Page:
2. Allow them to talk about the loved one and share memories.
  3. Realize that any anger or showing out may be due to the grief.
  4. Try to redirect them if they become too agitated.
  5. Celebrate the life of the loved one.
  6. Understand that they will feel your loved one needs to grieve and will express the same steps in the grief process {denial, anger, guilt, sadness, acceptance}.
  7. Recognize signs, times of day or situations that may trigger the grieving process {especially anger and guilt steps}.
  8. Understand that some bonds and intuitions are strong that even without telling your loved one s/he may “know.”
  9. Remember that you are grieving also {most likely} and grieving together may be good for both of you.

Grief takes time for everyone to experience.  We’ve got to remember that the same is true for our loved ones with Alzheimer’s.  However, if they don’t remember, don’t keep bringing it back up.  Doing so will be like hearing the news for the first time each time.

How have you deal with grief?

Caregiving Monday: When You’re Next in Line

Within the last month, GG* has said goodbye to two of her first cousins.  One of these cousins she was very close to.  For the last year, all the two of them talked about was turning 90.  Their birthdays were only 29 days apart.  Sadly, our cousin died four days before her 90th birthday.            90

Her birthday was a bittersweet day for all of us.  We knew she was better off and no longer in pain, but we missed celebrating this monumental milestone with her.  When her son asked her what she wanted to do for her birthday, she said one word, “Home.” We knew she was at her eternal home and that was where she wanted to be.

sadness        With the loss of both of these cousins, GG said “I’m the oldest now.” What she didn’t verbalize, but hung in the air was the statement “I’m next in line.  I’m next.”

Just as our cousin was ready, we know that GG is ready when the time comes.  However, verbalizing this to ourselves isn’t easy.  The biggest lesson I’ve learned in caregiving, is you can’t sweep things under the carpet.  It’s best to deal with the current situation and accept it, instead of living in denial.

There are days when I am exhausted from caregiving, but I keep reminding myself to love and appreciate this time with GG*.  Her statement rings in my ears from time to time, but I chose to be appreciative for this time we’re together.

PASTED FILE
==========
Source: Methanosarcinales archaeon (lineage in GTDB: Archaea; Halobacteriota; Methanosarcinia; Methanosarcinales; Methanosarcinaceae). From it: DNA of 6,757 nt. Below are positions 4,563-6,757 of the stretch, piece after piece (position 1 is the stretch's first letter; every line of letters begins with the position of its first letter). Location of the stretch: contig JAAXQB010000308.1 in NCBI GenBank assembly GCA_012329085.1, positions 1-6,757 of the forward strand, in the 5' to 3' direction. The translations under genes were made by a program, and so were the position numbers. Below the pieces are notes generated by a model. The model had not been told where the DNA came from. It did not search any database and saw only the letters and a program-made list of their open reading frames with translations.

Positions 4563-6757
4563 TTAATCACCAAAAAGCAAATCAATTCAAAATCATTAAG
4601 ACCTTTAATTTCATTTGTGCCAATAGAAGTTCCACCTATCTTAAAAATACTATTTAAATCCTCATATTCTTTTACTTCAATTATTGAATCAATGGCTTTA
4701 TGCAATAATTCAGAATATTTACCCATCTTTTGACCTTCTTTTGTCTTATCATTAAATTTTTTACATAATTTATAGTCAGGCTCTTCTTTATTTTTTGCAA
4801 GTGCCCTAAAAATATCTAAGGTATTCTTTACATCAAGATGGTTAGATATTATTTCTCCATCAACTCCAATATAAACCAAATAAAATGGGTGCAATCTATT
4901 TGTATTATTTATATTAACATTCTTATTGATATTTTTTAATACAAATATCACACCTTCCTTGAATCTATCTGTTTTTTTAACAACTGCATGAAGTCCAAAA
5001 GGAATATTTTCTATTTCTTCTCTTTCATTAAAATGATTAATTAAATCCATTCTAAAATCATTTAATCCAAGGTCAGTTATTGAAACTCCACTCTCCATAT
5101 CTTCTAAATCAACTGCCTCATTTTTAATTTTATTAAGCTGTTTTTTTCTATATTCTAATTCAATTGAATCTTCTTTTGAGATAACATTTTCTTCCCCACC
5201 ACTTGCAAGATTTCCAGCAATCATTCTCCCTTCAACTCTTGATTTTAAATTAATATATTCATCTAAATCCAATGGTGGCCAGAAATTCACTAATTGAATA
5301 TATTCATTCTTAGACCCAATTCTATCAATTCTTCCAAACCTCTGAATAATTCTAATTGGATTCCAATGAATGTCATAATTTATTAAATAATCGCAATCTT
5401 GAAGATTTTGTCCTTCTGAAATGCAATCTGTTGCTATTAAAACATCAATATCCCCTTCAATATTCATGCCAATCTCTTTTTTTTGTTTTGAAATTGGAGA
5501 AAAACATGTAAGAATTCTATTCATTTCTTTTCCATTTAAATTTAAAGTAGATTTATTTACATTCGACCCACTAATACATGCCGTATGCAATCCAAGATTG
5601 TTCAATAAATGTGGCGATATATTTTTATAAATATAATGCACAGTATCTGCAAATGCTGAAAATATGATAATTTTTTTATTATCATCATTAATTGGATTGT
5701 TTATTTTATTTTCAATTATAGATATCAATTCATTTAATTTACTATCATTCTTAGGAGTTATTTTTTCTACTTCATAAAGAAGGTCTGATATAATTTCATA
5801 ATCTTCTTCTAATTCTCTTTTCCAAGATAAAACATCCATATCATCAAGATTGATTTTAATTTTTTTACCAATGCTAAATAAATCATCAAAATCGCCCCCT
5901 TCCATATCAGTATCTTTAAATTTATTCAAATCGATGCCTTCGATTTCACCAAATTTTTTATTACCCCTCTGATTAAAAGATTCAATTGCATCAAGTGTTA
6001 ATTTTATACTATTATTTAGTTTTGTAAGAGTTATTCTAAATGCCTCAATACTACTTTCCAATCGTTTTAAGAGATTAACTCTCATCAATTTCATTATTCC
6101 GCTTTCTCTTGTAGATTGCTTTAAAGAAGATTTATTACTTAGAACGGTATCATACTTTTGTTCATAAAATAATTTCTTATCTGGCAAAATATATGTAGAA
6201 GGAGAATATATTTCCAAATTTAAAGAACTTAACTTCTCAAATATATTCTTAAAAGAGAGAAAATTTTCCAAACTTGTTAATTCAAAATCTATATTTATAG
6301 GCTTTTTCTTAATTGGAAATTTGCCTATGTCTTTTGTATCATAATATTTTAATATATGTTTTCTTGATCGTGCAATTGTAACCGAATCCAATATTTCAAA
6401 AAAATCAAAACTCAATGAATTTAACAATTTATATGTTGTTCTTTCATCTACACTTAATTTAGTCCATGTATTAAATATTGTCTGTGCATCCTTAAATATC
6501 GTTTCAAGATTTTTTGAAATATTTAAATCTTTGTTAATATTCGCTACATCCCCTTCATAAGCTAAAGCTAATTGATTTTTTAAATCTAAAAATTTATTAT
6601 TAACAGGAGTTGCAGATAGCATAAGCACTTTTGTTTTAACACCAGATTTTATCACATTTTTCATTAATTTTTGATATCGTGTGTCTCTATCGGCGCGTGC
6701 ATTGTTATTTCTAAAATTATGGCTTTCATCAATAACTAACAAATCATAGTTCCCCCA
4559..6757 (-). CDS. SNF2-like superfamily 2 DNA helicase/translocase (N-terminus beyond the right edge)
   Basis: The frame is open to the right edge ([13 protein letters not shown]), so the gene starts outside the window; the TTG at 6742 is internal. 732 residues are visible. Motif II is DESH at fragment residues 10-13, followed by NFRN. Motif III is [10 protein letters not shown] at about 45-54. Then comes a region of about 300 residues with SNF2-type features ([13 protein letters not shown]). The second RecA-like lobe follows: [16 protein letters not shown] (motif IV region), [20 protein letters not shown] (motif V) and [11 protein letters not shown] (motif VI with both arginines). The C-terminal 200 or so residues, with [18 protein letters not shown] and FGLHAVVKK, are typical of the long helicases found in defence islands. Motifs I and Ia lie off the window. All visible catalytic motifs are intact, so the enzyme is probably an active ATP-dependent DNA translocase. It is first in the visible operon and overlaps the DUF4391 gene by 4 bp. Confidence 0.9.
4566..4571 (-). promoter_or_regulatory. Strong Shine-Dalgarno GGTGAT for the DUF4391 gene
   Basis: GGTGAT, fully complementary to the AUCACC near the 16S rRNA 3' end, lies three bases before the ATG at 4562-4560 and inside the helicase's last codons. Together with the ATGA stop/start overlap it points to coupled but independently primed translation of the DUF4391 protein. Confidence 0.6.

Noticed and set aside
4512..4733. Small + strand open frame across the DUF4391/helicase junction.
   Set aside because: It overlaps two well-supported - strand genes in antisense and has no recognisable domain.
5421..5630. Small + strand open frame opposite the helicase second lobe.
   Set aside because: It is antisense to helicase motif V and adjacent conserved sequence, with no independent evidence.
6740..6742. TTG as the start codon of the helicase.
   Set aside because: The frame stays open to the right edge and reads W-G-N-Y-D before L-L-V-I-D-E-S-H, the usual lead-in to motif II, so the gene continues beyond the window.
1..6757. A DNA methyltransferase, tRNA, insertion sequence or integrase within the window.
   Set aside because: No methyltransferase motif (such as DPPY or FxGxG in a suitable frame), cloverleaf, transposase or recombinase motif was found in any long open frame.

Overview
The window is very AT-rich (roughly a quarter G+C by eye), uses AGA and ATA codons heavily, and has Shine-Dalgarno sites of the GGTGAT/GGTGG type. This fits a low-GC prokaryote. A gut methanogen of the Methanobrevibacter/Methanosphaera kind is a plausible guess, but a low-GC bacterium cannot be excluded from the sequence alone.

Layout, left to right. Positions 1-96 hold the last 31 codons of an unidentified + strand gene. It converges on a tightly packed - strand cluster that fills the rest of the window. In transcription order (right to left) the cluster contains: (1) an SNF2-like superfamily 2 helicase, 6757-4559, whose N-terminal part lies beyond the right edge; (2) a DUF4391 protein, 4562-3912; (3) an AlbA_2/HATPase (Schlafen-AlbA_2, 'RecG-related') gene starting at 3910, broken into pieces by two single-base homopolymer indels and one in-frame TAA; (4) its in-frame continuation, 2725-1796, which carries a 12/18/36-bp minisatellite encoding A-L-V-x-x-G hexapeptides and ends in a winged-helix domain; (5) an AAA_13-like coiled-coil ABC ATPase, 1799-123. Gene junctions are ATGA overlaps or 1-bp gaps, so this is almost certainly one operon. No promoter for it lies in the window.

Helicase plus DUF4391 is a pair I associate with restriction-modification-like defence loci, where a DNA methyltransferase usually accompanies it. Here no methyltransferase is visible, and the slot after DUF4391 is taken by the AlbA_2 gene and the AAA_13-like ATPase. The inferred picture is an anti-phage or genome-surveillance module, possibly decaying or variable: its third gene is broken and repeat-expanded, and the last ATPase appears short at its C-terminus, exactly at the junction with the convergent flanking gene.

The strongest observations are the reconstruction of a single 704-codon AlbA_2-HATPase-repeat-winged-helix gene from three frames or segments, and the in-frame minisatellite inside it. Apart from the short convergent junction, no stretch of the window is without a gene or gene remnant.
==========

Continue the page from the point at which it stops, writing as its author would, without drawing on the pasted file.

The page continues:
What are you thankful for as a caregiver?


*Name Altered


When A Senior Citizen Loses All of Her Friends

The Loss of Friends for Senior Adults 

Caregiving Monday: When Heaven Nears

When my grandmother, GG*, discovered her first cousin had passed, her response was “I’m the oldest now.” She has few first cousins left on either side of the family and is the oldest and next to oldest living on each side.

heaven               What GG did not voice, but the rest of us understood her saying was, “I’m next.” We know that she is ready, whenever the time comes.  She grows tired much easier now and has often told us in the last few years that she is ready.  Although we know she loves us, there are times when it is obvious that she is ready.

“I’ll be with God and the rest of my family,” she tells us.  Her faith in God is strong and she’s made it clear that she can’t wait to be with Him.   She also talks about her parents, siblings, and other loved ones with such longing that we know she’s ready.

When the time comes she will be missed by those she’s left behind, but we’ll know that she was ready and that we will see her again one day.

However, what happens when your loved one isn’t ready?  I sat with Mrs. W* and she wasn’t ready.  She was always afraid of death.  She was raised to believe that you got to heaven by good works and she felt that she was never good enough.

Thankfully she had family and caregivers that all believed in God.  We read to her from the Bible, sung hymns to her, watched church on TV and told her stories from the Bible.  At first she was not very receptive, but we never pushed her.  If she wasn’t interested we stopped, but we all continued to pray for her.            read bible

We noticed that she slowly grew more receptive and even asked for us to tell her more.  Finally someone asked if she’d like to accept Christ into her heart.  She said she would and was led in the sinners prayer.

dove           Even though she suffered from dementia, there were moments when she had great clarity and we could see the change in her attitude towards Christ.  When she passed away, we all had great peace because we knew that we would see her again one day.

Do you know where your loved one stands in view of eternity?  Do you take the opportunity to share Christ love with your loved one?

*Names altered


When Heaven Nears

Preparing for your loved one for heaven